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We also have one peach tree and one apple tree that fruited last year, and 3 fairly immature trees that appear to be cherry, and probably have grown from seeds dropped by birds, as they are in improbable harvesting positions. We’ll move those to the orchard when we know whether they are worth keeping.

Additionally, we’ve also planted some trees in December – 2 lemons, a lime, another peach, an apricot, 2 nectarines, 2 red plums and 2 dark/damson type plums. We intend to plant cherry, persimmon, pear, apple, avocado, elder, hazel, sweet chestnut, almond, kiwi and soft fruit bushes next autumn.

We have about 50 grape vines, and this years prunings have been stuck in the ground to create about 100 new plants. They will take about 3 years to started producing in useful quantities.

My wonderful nephew, Chris, bought me moringa seeds and ash seeds for Xmas, and I’ve sown some in cloches. The moringa for food and medicine, the ash to be coppiced for firewood.

I’ve counted around 5 hawthorn trees in the hedgerow, so will take cuttings of those. Hawthorn is good for hedging and the prunings make excellent firewood. The Haws are a great source of food for wild birds over winter, and apparently makes good jam. I hope it doesn’t taste like the Chinese haw sweets my girls loved when they were younger, they taste like putty

We have at least 30 oak trees at different ages and sizes, and a small coppice of mimosa, which I expected to be a problem, it’s incredibly invasive, but actually is great for firewood, one large mimosa log will burn all night, so they can stay and we’ll harvest the larger trunks for firewood and the smaller saplings for pea and bean supports.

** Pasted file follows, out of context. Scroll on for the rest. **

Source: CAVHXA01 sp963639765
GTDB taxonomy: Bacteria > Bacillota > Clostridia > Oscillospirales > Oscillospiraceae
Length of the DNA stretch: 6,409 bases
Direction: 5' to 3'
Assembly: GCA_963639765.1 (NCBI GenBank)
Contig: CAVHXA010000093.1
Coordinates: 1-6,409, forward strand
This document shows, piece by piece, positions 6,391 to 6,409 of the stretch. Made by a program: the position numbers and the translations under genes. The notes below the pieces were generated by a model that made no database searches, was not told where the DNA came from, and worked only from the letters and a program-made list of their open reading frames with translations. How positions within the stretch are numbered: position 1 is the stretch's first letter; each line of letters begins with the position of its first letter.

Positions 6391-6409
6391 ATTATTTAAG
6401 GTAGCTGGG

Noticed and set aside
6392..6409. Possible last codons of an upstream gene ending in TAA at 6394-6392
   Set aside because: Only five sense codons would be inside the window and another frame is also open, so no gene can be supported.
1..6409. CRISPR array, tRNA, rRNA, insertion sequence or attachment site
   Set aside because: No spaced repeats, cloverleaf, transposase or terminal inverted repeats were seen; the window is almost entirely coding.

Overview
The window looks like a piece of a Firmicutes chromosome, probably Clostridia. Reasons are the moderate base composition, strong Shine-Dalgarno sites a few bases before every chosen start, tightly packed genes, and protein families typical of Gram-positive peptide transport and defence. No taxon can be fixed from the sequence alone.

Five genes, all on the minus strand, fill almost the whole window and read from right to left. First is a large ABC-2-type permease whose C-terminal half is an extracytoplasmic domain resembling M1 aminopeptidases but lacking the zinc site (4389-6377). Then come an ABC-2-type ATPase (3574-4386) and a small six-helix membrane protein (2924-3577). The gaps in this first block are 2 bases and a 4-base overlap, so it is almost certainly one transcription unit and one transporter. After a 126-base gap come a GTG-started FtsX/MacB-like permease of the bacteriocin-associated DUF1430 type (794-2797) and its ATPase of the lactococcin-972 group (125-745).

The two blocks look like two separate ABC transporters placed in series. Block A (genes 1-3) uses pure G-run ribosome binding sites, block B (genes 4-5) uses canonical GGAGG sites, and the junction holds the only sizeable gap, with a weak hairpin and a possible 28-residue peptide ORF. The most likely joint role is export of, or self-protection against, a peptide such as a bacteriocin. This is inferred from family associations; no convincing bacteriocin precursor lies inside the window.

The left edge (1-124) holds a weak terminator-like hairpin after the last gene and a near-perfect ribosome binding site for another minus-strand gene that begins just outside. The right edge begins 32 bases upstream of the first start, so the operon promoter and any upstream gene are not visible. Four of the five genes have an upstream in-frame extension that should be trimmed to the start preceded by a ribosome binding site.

Quinta update

I can’t believe it’s been almost 5 months since I posted on the blog! A lot has happened since then. Tom and the dogs moved to Portugal at the end of November, I was there for almost half of December, and now going there every three weeks.

The people who sold us the house took nothing with them, so we had about 70 years worth of junk to remove, and it’s taken almost 3 months to fully clear out the place and clean up the land, which was strewn with broken glass, rusty metal and half-burnt wellies (you’d think that after the first 10 pairs didn’t burn, they’d have given up, but no! I cleared 2 wheel barrows full of charred wellies and the remains of other shoes).

On the plus side, they also left all the wine making equipment, including some fabulous antique wine jars still in their original carrying baskets, loads of barrels, olive nets etc.

Tom has spent his first couple of months making the house liveable, or at least one room, fencing where the perimeter wall is in a bad state, covering over the wells ( even though both dogs fell in a well on their first day – both whilst being supervised by me 😦 fortunately the wells were full to the top so they climbed out easily), moving massive granite stones away from the house, and preparing the land for planting, pruning the grape vines and olive trees and generally clearing up the place.